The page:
In Yoda Master, students learn, practice, and assess a skill that they previously did not master. Students review their data to identify the skill and create a playlist using approved resources while incorporating their personal learning styles. The teacher approves the playlist and students begin the process of working independently on their playlists. Students check back in with the teacher once they have gone through the Learn, Teach, Practice, and Retake steps. During this check-in, learners reflect on their outcome and what steps were the most helpful to them during the process. This strategy is particularly effective in supporting students to set goals and self-monitor their progress.
Teacher creates a list of resources, including technology, collaborative, and teacher support options for students to use in their playlist design.
Show learners assessment data and have them identify an unmastered skill they would like to work on. Have learners reflect on what was hard about this skill for them in the past
Show learners the resource list they can use to build their playlist, including technology, collaborative, and teacher support options.
Support learners to come up with a plan for working towards retaking the assessment and self-monitoring their progress. Once the plans are created,approve it. It is important to norm expectations during this portion of the activity
Learners retake the assessment and reflect on the plan's success; Learners can have a deadline for retaking.
Yoda Master can be used in distance learning to support students to create their own self-paced playlists for practice.
Show students what skills or standards they need to practice in order to demonstrate mastery. This may be done through a shared Google doc or through your learning management system. Students will choose one skill or standard to develop their own playlist of learning tasks to help them master this skill. Refer to the "Systems of Assessment to Demonstrate Mastery" strategy in the BetterLesson Lab for more ideas.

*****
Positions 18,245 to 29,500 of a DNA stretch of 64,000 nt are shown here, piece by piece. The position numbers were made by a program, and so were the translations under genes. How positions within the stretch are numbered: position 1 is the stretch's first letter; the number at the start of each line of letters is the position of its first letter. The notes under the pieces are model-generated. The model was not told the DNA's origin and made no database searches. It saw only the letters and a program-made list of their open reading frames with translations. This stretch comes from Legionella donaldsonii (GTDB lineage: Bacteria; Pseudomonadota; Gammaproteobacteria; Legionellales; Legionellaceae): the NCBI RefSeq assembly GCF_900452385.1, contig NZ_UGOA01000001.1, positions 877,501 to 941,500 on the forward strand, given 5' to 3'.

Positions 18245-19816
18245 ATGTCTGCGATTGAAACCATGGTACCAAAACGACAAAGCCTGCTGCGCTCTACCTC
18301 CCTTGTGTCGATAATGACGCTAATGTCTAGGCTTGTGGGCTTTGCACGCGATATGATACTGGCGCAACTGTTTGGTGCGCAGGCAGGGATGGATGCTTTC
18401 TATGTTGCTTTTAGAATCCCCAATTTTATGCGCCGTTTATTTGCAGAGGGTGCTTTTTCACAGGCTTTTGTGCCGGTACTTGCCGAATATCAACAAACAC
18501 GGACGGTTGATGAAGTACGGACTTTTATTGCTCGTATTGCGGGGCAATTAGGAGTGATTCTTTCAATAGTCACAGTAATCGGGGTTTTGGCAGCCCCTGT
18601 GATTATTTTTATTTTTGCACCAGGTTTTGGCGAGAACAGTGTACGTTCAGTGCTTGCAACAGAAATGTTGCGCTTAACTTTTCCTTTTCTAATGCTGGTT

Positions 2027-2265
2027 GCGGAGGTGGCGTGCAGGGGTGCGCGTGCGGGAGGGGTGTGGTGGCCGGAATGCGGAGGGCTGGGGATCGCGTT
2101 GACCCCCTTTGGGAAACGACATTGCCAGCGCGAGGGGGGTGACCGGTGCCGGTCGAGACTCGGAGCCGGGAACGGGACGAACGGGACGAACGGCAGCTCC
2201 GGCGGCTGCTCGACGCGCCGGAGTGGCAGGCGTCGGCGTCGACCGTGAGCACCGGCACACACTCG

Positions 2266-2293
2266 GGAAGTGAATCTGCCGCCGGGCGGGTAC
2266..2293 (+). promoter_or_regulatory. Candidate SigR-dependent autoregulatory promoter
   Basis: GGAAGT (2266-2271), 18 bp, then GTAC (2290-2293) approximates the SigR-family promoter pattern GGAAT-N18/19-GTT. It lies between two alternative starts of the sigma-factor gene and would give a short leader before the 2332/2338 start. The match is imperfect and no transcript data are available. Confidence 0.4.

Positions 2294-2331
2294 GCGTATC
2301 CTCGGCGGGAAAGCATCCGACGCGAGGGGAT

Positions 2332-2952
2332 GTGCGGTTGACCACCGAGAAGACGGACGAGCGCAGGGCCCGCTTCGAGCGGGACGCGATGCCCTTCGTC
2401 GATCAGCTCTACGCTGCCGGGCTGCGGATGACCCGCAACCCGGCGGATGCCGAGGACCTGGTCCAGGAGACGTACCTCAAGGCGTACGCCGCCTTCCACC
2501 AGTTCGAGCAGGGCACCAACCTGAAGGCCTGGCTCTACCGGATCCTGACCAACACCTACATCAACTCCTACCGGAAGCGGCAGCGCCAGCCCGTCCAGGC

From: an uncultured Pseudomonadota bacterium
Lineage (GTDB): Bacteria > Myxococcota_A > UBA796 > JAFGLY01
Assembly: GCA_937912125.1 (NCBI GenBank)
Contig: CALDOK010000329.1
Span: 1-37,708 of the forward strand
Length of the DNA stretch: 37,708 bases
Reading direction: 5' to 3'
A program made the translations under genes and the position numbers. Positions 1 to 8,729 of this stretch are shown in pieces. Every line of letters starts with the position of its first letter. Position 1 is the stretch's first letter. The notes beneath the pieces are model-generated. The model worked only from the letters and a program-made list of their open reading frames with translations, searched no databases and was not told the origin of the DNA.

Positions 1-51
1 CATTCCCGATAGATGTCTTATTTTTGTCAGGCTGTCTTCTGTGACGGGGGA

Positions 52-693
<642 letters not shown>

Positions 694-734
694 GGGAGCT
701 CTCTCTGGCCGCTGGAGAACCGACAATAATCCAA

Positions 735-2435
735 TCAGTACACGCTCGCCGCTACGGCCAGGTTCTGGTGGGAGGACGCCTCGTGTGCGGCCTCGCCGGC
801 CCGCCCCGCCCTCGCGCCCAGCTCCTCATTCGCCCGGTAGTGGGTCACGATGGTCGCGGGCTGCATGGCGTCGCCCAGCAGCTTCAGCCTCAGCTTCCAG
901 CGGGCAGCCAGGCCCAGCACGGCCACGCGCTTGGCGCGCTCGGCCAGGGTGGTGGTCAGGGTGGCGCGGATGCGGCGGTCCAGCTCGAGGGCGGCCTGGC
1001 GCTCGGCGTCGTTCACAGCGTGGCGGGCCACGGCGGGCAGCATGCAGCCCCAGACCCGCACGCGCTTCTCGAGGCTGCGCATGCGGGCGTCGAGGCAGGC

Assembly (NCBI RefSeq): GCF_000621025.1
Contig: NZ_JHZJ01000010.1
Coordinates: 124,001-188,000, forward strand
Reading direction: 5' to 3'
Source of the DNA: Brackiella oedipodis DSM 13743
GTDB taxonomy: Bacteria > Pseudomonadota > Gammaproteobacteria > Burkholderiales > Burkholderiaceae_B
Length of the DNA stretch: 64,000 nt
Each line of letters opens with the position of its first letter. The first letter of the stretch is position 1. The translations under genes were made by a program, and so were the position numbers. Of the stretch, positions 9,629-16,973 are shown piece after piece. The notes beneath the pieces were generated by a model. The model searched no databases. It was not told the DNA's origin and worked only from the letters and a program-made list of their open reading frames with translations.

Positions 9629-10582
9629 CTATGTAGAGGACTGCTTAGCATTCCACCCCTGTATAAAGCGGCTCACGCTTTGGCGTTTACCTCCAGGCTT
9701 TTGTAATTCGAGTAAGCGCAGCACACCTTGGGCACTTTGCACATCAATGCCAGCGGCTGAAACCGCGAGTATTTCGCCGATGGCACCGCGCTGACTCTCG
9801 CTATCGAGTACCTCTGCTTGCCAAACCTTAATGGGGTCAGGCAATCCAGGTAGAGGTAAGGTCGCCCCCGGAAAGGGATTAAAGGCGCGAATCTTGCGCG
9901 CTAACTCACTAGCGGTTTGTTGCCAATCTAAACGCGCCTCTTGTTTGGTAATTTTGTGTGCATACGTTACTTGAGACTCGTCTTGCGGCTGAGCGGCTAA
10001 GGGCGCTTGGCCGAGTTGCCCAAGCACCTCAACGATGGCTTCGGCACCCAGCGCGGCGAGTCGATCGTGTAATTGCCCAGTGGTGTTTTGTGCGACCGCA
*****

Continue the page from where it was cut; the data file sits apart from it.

Explain to students that they will create a playlist of learning tasks to complete to help them practice the skills they need in order to demonstrate mastery of a skill or standard.
To do this asynchronously, create a video using Loom or Screencastify where you explain this concept to students, as well as model the tools and resources you want students to use.
In a synchronous setting, consider sharing your screen with students so they can see exactly what to do.
Create a list of available resources for students to use. This may be a Google doc or embedded directly into your learning management system. Consult the Yoda Master Resource Document shared above for ideas, or the tech options listed below such as Khan Academy, BrainPop, or National Geographic Kids.
Share the resource list with students so that they can use this list to create their playlist. This may include sharing a Google document with students or sharing a list of resources directly through your learning management system.
Share a model of a completed playlist with students. Make the model a Google document and consider having students comment on this model using the comment feature of Google documents to ask clarifying questions.
To share this in a synchronous setting, consider chatting the link to students so students can explore the model on their own screen or sharing your screen with students.
In an asynchronous setting, share the example via a Google document with students.
Students will then work to create a playlist of learning tasks to help them demonstrate mastery of a skill or standard. Consider having students use a shared Google documents to create their playlist or a tool like Deck. Toys. See the tutorial in the resource section below for more information.
In a synchronous setting, consider placing students into breakout rooms to complete their playlist and use their peers for support if needed. Students can be in breakout rooms with other students who are working on creating a playlist for the same skill or standard.
In an asynchronous setting, consider offering office hours so students can reach out for support if needed or letting students know specific times that you will check their Google document.
For students with limited technology, call these students and help them develop their own playlist using low-tech options. This could include helping students design hands-on learning tasks, having students explain a concept to a younger sibling, or requiring a certain number of minutes reading a text that they have at home.